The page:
But Michael won’t let humanity fall without a fight. Armed with a Waco-sized arsenal of assault weapons he hunkers down with the diner’s patrons a largely superfluous collection of thinly-sketched caricatures from various demographic groups led by Dennis Quaid as the diner’s grizzled owner Tyrese Gibson as a hip-hop hustler and Lucas Black as a simple-minded country boy.
Together they mount a heroic final stand against hordes of angels who’ve taken possession of “weak-willed” humans turning kindly old grandmas and mild-mannered ice cream vendors into snarling ravenous foul-mouthed beasts. They descend upon the ramshackle diner in a series of full-frontal assaults commanded by the archangel Gabriel (Kevin Durand) the George Pickett of End of Days generals.
Beneath its superficial religious facade Legion is really just a run-of-the-mill zombie flick a Biblical I Am Legend. Bettany an actor accustomed to smaller dramatic roles in films like A Beautiful Mind and The Da Vinci Code looks perfectly at ease in his first major action role wielding machine guns and bowie knives with equal aplomb. Conversely first-time director Scott Stewart a former visual effects artist does little to prove himself worthy of such a promotion serving up some impressive CGI work but not much else worthy of note.
The race to Macedonia is in full swing--and it looks like director Oliver Stone is in the lead. He'll be directing a feature film on Alexander the Great--you know, that wily young king of Macedonia who, at the tender age of 20, conquered most of the known world in 300 B.C. and then died at 33--and vows to have it in the theaters Christmas 2003. This would put the film way ahead of the competition, including HBO's 10-part Alexander series, due to air in 2004, and Martin Scorsese's film for Initial Entertainment Group with Leonardo DiCaprio attached to star.
This is what Hollywood does: All at once, producers collectively decide the time is right to make a movie about one topic and then run around frantically to get the first one made. They did it with virus movies (Outbreak won the race--or lost, depending on how you look at it) and journey to Mars movies (but both Mission to Mars and Red Planet failed). Now it's Alexander the Great. True, it's a compelling subject matter, promising many bloody battles and much gnashing of teeth. We'll see if the talented, but crazy, Stone has what it takes to make the best one.
Stone is off to a good start, though, with his choice to play the young king--Aussie hunk-o-rama Heath Ledger. Hollywood is certainly clamoring onto the young actor's bandwagon after he made a huge splash in last year's sleeper hit A Knight's Tale. With that wild hair and smoldering good looks, I could see Ledger playing Alexander, easily. Now, let's see if he's up for all that bisexuality the real Alex was so famous for.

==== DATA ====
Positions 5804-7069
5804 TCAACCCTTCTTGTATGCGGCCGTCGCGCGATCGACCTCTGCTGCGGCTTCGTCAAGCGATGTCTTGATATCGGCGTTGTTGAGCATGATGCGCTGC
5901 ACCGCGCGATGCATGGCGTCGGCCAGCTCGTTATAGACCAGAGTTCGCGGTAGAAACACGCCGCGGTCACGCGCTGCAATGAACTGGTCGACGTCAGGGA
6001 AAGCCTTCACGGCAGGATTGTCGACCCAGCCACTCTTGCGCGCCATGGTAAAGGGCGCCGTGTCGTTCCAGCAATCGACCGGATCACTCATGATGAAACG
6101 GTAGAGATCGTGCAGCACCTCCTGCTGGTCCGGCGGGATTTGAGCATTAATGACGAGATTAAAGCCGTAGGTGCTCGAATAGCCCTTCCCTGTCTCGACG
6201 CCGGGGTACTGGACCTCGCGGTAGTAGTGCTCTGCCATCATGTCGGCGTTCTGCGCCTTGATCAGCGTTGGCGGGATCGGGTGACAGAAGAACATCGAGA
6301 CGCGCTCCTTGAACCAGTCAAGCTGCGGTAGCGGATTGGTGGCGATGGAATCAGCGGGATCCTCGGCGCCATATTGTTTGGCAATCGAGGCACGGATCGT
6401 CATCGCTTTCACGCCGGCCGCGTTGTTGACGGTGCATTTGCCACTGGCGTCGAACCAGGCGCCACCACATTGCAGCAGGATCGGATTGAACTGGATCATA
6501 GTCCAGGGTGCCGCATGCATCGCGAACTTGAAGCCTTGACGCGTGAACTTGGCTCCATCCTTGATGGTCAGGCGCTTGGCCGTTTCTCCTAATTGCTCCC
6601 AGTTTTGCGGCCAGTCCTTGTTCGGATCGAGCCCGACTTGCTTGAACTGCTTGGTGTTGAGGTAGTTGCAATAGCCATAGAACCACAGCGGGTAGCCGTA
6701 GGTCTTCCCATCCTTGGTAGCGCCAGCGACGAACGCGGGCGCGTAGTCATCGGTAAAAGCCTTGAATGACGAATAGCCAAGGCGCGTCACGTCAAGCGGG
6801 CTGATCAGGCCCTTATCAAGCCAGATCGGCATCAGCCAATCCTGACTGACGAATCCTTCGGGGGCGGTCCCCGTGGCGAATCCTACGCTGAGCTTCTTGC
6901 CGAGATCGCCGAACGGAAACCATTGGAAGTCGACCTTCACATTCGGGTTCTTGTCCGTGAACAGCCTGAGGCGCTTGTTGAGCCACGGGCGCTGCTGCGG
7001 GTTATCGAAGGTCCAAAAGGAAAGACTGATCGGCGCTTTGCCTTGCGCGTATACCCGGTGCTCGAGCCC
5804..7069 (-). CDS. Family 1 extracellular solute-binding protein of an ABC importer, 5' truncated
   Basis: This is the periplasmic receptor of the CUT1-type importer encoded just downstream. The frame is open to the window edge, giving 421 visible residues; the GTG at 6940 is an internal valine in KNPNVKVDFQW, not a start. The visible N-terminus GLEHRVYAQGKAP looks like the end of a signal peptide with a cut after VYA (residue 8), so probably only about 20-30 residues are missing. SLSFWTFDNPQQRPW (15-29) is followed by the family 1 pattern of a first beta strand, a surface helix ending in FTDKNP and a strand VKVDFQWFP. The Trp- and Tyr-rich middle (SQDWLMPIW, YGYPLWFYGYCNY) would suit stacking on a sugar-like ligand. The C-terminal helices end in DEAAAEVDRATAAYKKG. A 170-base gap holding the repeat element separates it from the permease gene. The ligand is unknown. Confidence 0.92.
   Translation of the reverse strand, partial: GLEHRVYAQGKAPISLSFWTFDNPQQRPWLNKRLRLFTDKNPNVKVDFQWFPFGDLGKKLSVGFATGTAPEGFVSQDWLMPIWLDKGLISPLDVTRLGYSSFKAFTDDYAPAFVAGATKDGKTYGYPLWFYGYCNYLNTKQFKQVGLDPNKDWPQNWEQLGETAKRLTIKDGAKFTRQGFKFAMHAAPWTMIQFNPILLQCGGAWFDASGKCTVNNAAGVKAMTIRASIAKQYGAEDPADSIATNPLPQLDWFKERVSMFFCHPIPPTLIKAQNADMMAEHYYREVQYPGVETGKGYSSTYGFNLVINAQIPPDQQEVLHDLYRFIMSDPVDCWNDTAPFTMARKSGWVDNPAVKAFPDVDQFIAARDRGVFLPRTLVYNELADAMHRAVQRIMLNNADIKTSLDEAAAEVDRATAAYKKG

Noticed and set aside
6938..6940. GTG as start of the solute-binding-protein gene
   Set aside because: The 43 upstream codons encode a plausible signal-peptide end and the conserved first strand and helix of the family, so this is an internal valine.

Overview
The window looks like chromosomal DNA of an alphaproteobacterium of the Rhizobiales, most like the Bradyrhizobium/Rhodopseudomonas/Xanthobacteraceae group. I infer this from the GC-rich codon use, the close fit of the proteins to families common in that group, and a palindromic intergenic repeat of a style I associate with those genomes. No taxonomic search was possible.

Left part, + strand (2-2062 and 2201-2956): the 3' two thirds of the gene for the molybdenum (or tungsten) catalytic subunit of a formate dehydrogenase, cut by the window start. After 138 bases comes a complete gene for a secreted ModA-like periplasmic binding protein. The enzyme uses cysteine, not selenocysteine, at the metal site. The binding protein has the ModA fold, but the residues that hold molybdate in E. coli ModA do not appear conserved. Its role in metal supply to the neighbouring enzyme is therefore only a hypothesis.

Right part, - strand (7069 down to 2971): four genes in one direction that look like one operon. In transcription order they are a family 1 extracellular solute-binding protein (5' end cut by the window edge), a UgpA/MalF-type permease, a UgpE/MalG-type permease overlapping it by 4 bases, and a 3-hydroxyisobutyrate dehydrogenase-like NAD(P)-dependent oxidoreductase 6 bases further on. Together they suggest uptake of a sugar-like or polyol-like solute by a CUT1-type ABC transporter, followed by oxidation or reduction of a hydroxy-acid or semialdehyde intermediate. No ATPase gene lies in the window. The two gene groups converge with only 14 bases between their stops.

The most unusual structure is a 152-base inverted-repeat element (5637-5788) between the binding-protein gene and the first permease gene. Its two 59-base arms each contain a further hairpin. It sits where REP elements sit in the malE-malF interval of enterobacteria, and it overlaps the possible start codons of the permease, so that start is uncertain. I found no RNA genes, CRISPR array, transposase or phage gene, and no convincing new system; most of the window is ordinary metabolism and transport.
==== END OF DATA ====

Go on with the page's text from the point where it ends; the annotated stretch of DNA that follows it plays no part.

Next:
Portman "Wore Black"
Young waif Natalie Portman, who will be reprising her role as Queen Amidala and get it on with the dashing Anakin Skywalker (Hayden Christensen) in the upcoming Star Wars: Episode II--The Attack of the Clones (oh man, I cannot wait!), is attached to star in Bride Wore Black, a film currently in development at 20th Century Fox.
This romantic comedy centers on a young man who, while attending the wedding of an ex-girlfriend, finds out his hotel room is haunted by a beautiful ghost (Portman). Apparently, she was jilted at the altar long ago and is bitter about it, so she plans to ruin the wedding. That's the synopsis The Hollywood Reporter gives us. Let me see if I can guess the next part: The guy, who desperately wants the wedding to go through so he can rid himself of the ex-girlfriend, tries to stop the ghost but ends up falling in love with her instead. Yep, that sounds about right. The film will most likely work if and only if they can find the right leading man. Good casting is always the key.
The question is: Do we really want the mean little guy who uses rats as a weapon to come back? My first and only answer would be a resounding NO. But who listens to me? New Line Cinema has decided to do a remake of the 1971 horror film Willard and has hired Crispin Glover (Charlie's Angels), one of the weirdest actors to ever make it to the big screen, to play the title character. Granted, that's the only somewhat interesting part to this really horrible idea. Glover seems born to play the part and will certainly add a level of, shall we say, insanity to the role.
Now, in the 1971 version, if we all care to remember the plotline, Bruce Davison played a nerd whose only friends were pet rats. When a careless co-worker killed one of them, Willard didn't just get mad, he got even--by using the rats. They bit, gnawed and then, of course, killed Willard's enemies. Right. Can't wait to experience that little bit of joy all over again.
Cusack needs some "I.D."
John Cusack tends to pick interesting projects--and his next film seems to follow suit. He'll star with Amanda Peet (Saving Silverman) and Ray Liotta (Hannibal) in the psychological thriller I.D. for Columbia Pictures. Here's the premise: A group of 10 strangers find themselves in the desert, running from a terrible sandstorm. How or why remains to be seen, but somehow they all end up in a roadside hotel to ride out the storm. The hotel apparently makes the Bates Motel seem like the Biltmore because no sooner do they get there than one by one, they start to get bumped off. Now the survivors have to figure out who the killer is while also trying to stay alive. Agatha Christie meets Alfred Hitchcock, ladies and gentlemen. Done right, this could be a lot of fun.
Cusack also just completed another eerie-sounding film,Max, where he plays a prominent art gallery owner named Max Rothman who meets a young Adolf Hitler and tries to steer him into the world of art as an painter. I don't think it works out to Max's advantage in the end, do you?
Connery joins "Gentlemen" club
Sean Connery will star in 20th Century Fox's League of Extraordinary Gentlemen, which starts production this summer. Labeled a period piece X-Men, the film is based on the Victorian era-set comic book by Alan Moore. Queen Victoria calls upon several literary protagonists, including Captain Nemo, Dr. Jekyll, Allan Quartermain and Mina Harker, to help fight against an evil madman. Well, you can't say that isn't an original idea. Where do they get these comic books? Connery will play Quartermain, a character created by British novelist H. Rider Haggard, who was an adventurer, a precursor of sorts to Indiana Jones.